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Job Description for a State Senator
State senators are responsible for representing the interests of the citizens in their district when considering legislation for the state. Their job is to improve the lives of their constituents. As elected officials, state senators are paid servants of the people, but their salaries vary greatly. Senators in Idaho, for example, were paid $16,438, while senators earned as much as $90,526 in California in 2014.
The job of a state senator is to create and pass legislation that will benefit the citizens of his or her district, as well as the entire state. To do this, state senators must work within their committees and form relationships with senators who have different political views. Negotiating is a major part of a state senator's job. They must debate and persuade other senators to support or oppose particular legislation.
State senators represent small populations of citizens compared with U.S. senators, and much of their job consists of responding to constituents' needs. Many voters contact their state senators to request they vote a certain way for legislation or simply to vent their frustrations. As an elected official, the state senator must reply to the needs of the voters and keep them satisfied. Some provide monthly or quarterly newsletters to the voters in their district.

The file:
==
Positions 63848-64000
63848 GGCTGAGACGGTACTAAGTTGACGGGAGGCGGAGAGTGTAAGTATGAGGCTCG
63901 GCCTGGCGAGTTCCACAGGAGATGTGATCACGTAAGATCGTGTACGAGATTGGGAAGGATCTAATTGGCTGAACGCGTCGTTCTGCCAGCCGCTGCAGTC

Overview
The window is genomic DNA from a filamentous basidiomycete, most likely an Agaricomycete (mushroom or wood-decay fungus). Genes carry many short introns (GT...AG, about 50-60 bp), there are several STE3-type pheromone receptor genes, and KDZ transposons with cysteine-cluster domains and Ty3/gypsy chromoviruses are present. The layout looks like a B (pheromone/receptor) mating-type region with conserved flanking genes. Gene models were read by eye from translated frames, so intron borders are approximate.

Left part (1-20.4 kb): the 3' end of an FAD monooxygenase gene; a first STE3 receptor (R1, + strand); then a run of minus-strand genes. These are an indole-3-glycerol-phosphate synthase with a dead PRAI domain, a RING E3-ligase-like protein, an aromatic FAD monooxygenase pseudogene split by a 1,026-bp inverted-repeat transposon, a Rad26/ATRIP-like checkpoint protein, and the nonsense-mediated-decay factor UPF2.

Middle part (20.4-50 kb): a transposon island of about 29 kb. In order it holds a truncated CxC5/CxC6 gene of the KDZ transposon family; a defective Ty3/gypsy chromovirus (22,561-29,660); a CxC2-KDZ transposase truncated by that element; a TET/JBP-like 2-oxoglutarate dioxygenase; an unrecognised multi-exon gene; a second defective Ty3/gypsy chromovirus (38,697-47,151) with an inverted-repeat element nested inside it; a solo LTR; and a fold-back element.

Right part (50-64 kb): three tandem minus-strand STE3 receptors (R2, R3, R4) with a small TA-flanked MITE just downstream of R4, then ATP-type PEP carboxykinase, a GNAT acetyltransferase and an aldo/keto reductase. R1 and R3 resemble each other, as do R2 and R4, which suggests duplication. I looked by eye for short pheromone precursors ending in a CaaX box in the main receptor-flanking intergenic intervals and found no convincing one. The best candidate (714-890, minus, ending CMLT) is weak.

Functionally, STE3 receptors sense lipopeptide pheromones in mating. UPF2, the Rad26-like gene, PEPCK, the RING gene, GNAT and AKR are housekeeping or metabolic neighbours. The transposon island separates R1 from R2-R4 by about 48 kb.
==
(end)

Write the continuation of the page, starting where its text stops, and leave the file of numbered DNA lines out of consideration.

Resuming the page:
A large part of the job of a state senator is getting elected, which means that senators must spend a great deal of time meeting with constituents and attending fundraisers. Although their constituency is smaller than U.S. senators, state senators generally must rely on donors to pay for television and print advertisements. State senators who wish to advance within their political party must also raise funds on behalf of other party members at the state and federal level, and sometimes in other districts.
In addition to their role as negotiators within the state legislature, senators must act in a managerial role to oversee staff and advisers. State senators who participate in committees must oversee other committee members as well as contractors responsible for projects within a senator's district. Public works projects, construction, and sign placements are jobs that may require the attention of a state senator.
State senators must work diligently to make their mark because many states, including Illinois and Massachusetts, have two-year terms, leaving little time to show voters their success. Most states place no limits on how many times a state senator may serve. Oklahoma, however, only allows senators to serve three four-year terms while California allows two four-year terms for state senators.
Natasha Jackson-Arnautu is an experienced writer and researcher who specializes in topics ranging from politics to proms. She has worked for online websites like eHow.com, Elance, Tickets-in-Stock.com and many more. She is the quintessential political junkie with both a bachelor's and a master's degree in political science.